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Payback Never Pays

The real estate business brings a lot of opportunities for pain from other people. The hardest lesson I have ever learned, and still fight with, is letting go.

Walter Sanford.jpgby Walter Sanford

Regardless of your religious beliefs we can all learn from Leviticus 19:18a: “Do not seek revenge or bear a grudge against one of your people, but love your neighbor as yourself.”

The real estate business gives a lot of opportunities for pain from other people: sellers who waste your resources with unrealistic expectations, buyers who cannot pull the trigger, cooperative agents who don’t do their job, and peers who usurp your clients.

Many times, you cannot foresee the pain from a client, and it becomes a necessary part of our business that comes from us working for free until closing.  Coping strategies become necessary.

Get over it as soon as possible.

Ephesians 4:26a: “Do not let the sun go down while you are still angry….”

Don’t seek revenge or hold a grudge.  Personally, I must tell you it has been the hardest lesson I have ever learned and still fight with it!  When I follow God’s Word to love my neighbor who I perceived has wronged me, the pain goes away and God provides other opportunities.

“But Walter, you are a business man.  What if we are talking some real money that you are entitled to under contract?”

Paul gives instruction to that question also (I Cor. 6:7-8): “The very fact that you have lawsuits among you means you have been completely defeated already.  Why not rather be wronged?  Why not rather be cheated?  Instead, you yourselves cheat and do wrong, and you do this to your brothers and sisters.”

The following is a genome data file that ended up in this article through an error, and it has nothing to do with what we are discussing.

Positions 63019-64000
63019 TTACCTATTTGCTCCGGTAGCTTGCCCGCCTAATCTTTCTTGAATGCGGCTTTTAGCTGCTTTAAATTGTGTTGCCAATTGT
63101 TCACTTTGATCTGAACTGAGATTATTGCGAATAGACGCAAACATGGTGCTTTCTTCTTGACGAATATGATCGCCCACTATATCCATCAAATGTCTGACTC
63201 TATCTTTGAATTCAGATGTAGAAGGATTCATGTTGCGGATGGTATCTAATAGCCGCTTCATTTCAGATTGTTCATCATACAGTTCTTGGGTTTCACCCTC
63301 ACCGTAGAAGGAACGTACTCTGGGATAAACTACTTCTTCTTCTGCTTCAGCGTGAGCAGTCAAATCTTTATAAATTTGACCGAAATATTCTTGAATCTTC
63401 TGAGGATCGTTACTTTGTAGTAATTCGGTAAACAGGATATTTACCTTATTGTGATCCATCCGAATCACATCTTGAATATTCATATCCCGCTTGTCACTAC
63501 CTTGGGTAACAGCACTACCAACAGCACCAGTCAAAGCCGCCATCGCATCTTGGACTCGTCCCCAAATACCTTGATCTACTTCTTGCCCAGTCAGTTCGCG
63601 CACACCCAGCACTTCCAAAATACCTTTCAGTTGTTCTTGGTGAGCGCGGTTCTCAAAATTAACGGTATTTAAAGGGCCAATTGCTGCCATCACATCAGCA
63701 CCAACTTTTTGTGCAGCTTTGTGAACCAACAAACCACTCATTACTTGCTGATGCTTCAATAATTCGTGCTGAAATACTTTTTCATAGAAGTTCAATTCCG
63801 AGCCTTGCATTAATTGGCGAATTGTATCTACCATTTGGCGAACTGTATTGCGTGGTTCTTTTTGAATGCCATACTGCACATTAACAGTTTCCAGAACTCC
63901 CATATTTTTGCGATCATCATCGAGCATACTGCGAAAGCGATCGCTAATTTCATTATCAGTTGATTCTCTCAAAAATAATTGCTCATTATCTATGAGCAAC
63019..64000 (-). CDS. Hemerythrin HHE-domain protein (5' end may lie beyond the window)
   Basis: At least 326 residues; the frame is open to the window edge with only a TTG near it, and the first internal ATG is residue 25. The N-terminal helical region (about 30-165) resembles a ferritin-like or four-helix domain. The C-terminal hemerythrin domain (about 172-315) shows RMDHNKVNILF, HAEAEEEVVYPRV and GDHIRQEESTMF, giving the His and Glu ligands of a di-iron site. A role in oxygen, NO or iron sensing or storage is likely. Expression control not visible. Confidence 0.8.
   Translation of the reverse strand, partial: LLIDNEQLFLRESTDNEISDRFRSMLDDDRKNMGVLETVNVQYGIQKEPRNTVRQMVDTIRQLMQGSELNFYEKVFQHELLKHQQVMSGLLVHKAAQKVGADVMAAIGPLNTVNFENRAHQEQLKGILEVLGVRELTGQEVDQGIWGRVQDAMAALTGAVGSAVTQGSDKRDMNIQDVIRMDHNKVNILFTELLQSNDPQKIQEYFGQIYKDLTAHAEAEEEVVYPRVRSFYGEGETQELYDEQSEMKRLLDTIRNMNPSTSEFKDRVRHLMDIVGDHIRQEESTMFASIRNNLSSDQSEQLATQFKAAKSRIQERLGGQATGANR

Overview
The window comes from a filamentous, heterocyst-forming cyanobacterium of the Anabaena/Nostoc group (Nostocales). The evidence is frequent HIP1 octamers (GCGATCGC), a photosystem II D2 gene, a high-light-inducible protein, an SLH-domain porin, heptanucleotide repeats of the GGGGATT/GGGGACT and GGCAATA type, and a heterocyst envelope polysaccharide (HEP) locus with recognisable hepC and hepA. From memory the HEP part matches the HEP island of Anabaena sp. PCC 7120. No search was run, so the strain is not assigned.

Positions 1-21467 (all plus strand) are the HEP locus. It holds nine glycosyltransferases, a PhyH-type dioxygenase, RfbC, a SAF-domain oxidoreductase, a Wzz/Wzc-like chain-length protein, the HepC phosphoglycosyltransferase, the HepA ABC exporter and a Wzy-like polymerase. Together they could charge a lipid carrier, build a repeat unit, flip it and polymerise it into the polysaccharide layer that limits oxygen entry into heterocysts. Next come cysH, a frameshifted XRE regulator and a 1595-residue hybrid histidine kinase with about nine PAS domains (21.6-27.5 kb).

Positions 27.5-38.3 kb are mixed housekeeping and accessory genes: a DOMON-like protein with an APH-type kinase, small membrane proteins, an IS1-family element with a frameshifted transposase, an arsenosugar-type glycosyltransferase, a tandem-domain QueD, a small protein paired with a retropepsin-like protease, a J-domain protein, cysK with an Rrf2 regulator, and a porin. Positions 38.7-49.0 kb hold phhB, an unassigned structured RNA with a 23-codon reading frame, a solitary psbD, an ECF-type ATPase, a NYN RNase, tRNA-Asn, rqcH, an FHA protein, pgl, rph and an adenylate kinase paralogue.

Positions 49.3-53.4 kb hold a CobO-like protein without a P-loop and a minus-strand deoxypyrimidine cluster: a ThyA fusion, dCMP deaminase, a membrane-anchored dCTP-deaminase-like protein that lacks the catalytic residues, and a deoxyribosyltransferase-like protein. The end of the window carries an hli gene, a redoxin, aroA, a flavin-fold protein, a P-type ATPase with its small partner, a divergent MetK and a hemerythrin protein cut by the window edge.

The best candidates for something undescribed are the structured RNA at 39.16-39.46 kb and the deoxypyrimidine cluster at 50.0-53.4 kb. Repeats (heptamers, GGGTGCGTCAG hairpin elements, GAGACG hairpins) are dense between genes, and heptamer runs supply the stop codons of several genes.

Your options are settle out of court demonstrating “love for your neighbor” or do your best to stay out of trouble in the first place.

Here are some rules to implement, ensuring better quality clients and quality transactions:

  1. Don’t take overpriced listings. When I did take an overpriced listing, it was because there might be a “chance,” but I would not become attached to the outcome.  Isn’t taking an overpriced listing without disclosure of it being overpriced a lie anyway?
  1. Get the inspection done after taking the listings. It makes sense to get the repairs done before a buyer has input.  Not being in rush to close will allow you/the seller to obtain numerous bids and conduct contractor negotiations to benefit the sale.  After the inspection, you will find out if the property can be sold at the marketed price and whether or not the seller will take care of the problems.
  1. Take large deposits from credit-worthy and pre-approved buyers who have verified down payments and jobs.
  1. Work with buyers who answer probing questions, get pre-approved, and sign a loyalty agreement, in that order and prior to going to see property. Of course, you need to provide a value proposition for each of these requested steps or the buyer will balk.
  1. Shorten pending times as much as possible and keep the client involved in weekly follow-up. If the co-op isn’t getting the job done, ask for help.  If none arrives, go to his/her broker.

The Scriptures are wise in how to avoid and (when needed) how to handle conflict.  Paired with good systems, you’re on your way to avoiding “payback.”

Recommended Resources:
 Walter Sanford’s Library Walter’s training manuals, books, cd’s and systems.

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